Compassion and Justice

Welcome to Wednesday and to another great chapter of our discussion of Richard Stearns’ The Hole in Our Gospel. Each week, my co-facilitator, Jason Stasyszen and I invite you to dig into the discussion, whether you’ve read the book or not. We always welcome what you have to say and we hope that you’ll be as blessed as we are by it! Today, I’ve got the link widget (that you’ll find at the end of the post) and if you’ve written a response to the chapter, you’re welcome to add your link. Whether you add a link or not, I hope you’ll drop by and read the others’ posts as they are always tremendously insightful and challenging. Thank you to all of you who so faithfully come and take part in our discussions! God is using you in our lives!

This week, we’re discussing Chapter 4—The Towering Pillars of Compassion and Justice.

One of the major questions we’ve been looking at over the past few weeks is really that deep question that lives in all of us:

Why am I here? What is my purpose?

Richards Stearns asks it a bit differently:

What does God expect of me?

The truth in this chapter really did kind of take me out to the woodshed and beat on my flesh a little. Hosea 6:6 says that God desires mercy, not sacrifice… And although I’m typically a merciful person, it just reminded me of all the other areas of my life where I’d rather give God a sacrifice than give Him what He really wants—me. I try to make trades with Him. “Well, Lord, I’ll give you this, if I can have that.” But God doesn’t work that way! He doesn’t negotiate. He’s a dictator—but only because He really does know what’s best for me and He knows that I don’t know what’s best for me.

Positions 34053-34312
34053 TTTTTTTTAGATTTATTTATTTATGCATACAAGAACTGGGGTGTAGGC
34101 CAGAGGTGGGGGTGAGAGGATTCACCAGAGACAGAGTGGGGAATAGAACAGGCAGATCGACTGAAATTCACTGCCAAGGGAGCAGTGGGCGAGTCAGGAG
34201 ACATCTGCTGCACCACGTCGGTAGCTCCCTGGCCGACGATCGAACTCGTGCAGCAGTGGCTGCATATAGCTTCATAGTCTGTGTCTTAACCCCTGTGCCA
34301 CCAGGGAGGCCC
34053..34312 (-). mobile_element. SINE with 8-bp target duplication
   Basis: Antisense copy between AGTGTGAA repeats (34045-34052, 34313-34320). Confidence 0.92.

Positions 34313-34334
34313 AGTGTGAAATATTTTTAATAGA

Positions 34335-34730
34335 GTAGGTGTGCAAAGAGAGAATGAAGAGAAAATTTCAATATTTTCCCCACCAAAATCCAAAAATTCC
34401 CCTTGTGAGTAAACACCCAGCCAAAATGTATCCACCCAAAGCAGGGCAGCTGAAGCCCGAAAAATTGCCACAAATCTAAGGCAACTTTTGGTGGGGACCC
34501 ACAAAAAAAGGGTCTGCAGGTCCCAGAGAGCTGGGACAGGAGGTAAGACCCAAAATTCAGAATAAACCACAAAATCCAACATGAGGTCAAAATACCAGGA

Stearns says that God’s expectations of me are not “mysterious or hard to discern.” But if they aren’t mysterious or hard to discern, then how come they’re so hard for me to figure out and live out?

Isaiah 58:3a says, “Yet on the day of your fasting, you do as you please…”

In other words, I don’t mind acting like I’m about God’s business as long as at the end of the day, I can do what I want. Let me break it down further to get to the root. It’s all about me. I’m selfish.

I can’t just throw God a bone to keep Him happy. There is a cost of discipleship and it costs more than my wallet—it costs my heart and my life.

What does all of this have to do with justice and compassion?

I’m supposed to be God’s hands and feet. If I’m only using my hands and feet to serve myself, then who’s going to serve everybody else?

Stearns dedicates a whole page of this chapter to re-telling the story of the sheep and the goats, but then he re-tells it with his own twist on it. And for the benefit of those of you that haven’t read the chapter, let me share this.

“For I was hungry, while you had all you needed. I was thirsty, but you drank bottled water. I was a stranger, and you wanted me deported. I needed clothes, but you needed more clothes. I was sick, and you pointed out the behaviors that led to my sickness. I was in prison, and you said I was getting what I deserved.”

You know what struck me the deepest about this? The judgmentalness. So often, we would rather judge others than serve them. Is it any wonder that they don’t want any part of the Jesus we claim to represent? When God talks about justice and compassion for people, He’s not talking about judging and enabling. He’s talking about coming alongside of people and being the big brother or big sister or mentor or counselor or friend that they need.